1 Stothard Place
London E1 6EQ
Telephone: +44 (0) 20 7247 6447
Mobile: +44(0)7774 278 685
Note: Some satnavs and mobile telephones do not correctly identify Stothard Place. Please ensure you have also entered the full post code, or follow these instructions to find us.
By taxi: ask for Spital Square and then see instructions below.
By tube: Nearest station is Liverpool Street (Central line, Circle line, Metropolitan and Hammersmith and City line)
Come out of the station near platform 14 and up the stairs onto Bishopsgate; Cross over Bishopsgate and turn left walking towards Shoreditch High Street; Walk past the two RBS buildings on your right; At the traffic lights turn right into Spital Square; Turn immediately right again into Spital Yard. The red brick Georgian house at the end of the Yard is our building. The entrance is round the other side.
Note: Do NOT go to Stothard Street that is also in E1. It is actually miles away in Bethnal Green!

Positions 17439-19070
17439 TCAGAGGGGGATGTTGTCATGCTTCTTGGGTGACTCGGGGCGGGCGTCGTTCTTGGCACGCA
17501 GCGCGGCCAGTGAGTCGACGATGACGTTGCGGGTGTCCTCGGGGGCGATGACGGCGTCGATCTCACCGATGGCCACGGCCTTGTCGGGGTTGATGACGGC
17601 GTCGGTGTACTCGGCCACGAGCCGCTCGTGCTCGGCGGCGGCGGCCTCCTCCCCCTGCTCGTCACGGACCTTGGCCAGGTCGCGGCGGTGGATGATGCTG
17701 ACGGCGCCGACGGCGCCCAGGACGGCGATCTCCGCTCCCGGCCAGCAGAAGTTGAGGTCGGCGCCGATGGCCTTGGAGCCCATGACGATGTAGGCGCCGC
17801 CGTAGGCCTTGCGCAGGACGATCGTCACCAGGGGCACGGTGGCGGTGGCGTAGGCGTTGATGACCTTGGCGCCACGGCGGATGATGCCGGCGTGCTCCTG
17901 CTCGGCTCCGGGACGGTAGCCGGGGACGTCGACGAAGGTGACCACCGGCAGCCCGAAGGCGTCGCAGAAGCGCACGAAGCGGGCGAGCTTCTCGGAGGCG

Number One, Stothard Place
Our office building has an interesting history. Built around 1640-50, it is now surrounded by modern concrete and glass offices. It has survived largely as built for over 360 years, most recently protected by a Grade One ‘listing’ under the supervision of Historic England.
It was the birthplace of Susanna Annesley, born on 20th January 1669. She was the daughter of a local doctor, Samuel Annesley and his wife born Mary White. Susanna was the youngest of 25 children! She was subsequently married at the age of 19 to Samuel Wesley and had 19 children herself, although nine of whom died as infants. Two who survived were John and Charles, the founders of the Methodist Church.
The building, protected by its’ listed status, has survived while all around was re-developed over the last twenty-five years. Possibly also a shop at some time, the building was restored in the early 2000’s and the freehold was acquired by James Cabourne in 2014.
The full story of Susanna can be found at https://en.wikipedia.org/wiki/Susanna_Wesley
More about the history of this area of London can be found at http://www.british-history.ac.uk/old-new-london/vol2/pp149-152
More about the Methodist Church and its religious principles can be found at https://en.wikipedia.org/wiki/Methodism